Now, a class action lawsuit filed in the U.S. District Court in San Francisco on Friday claims Bank of America failed to stop scammers from stealing money off EDD debit cards of struggling workers.
The suit, Yick v. Bank of America, says Bank of America never secured the cards with chip technology, and failed to prevent data breaches to secure millions in unemployment benefits.
It also claims the bank failed to reimburse victims as required by the EDD contract, and left them on hold for hours as they tried to file claims.
RELATED: EDD demands 1.4 million jobless prove their identity or lose benefits; ID verification isn't easy
"This is very frustrating for thousands and thousands of recipients of unemployment benefits who have been stripped of their lifeline in the middle of a pandemic," said class action attorney Brian Danitz, a partner at Cotchett, Pitre & McCarthy, the firm filing the suit.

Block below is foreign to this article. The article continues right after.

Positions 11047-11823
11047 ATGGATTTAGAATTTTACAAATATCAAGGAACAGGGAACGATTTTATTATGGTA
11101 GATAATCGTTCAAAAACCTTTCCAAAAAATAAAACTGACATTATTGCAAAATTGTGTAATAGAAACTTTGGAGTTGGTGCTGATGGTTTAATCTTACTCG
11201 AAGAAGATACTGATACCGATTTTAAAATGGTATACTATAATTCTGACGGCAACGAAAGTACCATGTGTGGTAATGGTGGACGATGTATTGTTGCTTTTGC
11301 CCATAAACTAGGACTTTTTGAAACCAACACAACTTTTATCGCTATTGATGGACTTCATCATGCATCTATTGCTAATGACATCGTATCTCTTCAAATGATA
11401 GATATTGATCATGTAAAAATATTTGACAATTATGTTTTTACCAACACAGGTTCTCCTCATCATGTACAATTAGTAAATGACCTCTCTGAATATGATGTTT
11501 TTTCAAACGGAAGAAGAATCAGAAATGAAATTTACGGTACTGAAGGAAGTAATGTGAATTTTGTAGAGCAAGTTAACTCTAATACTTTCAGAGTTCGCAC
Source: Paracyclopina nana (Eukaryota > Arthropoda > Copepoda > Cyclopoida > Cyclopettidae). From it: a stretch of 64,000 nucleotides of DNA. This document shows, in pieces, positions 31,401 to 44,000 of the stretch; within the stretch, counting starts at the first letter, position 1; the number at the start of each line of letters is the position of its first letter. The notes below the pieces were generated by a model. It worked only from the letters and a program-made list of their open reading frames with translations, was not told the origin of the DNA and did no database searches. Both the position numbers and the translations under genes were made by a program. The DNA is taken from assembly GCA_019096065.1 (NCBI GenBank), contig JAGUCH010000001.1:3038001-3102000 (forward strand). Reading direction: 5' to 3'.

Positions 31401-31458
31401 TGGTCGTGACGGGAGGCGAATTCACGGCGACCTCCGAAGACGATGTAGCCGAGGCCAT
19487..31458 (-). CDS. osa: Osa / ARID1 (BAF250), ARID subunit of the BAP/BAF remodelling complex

Hundreds of workers came to 7 On Your Side after fraudsters wiped out their accounts. Bank of America restored the funds, only to drain the money back out - leaving many with no money to live on.
"All my money's gone. To the tune of seven grand. So I filed a claim and they said, 'Your claim is closed.' I'm like, what? I don't get my money back?" asked Diane Davis, a Martinez resident.
RELATED: California unemployment: EDD freezes pay for thousands of workers on New Year's Day
"You guys took $16,000 from my account. Where did it go?" said Michael Conant of San Francisco said in an interview with 7 On Your Side last November.
Bank of America said it has improved customer service and reduced wait times on the phone, and is restoring money for those with legitimate claims.
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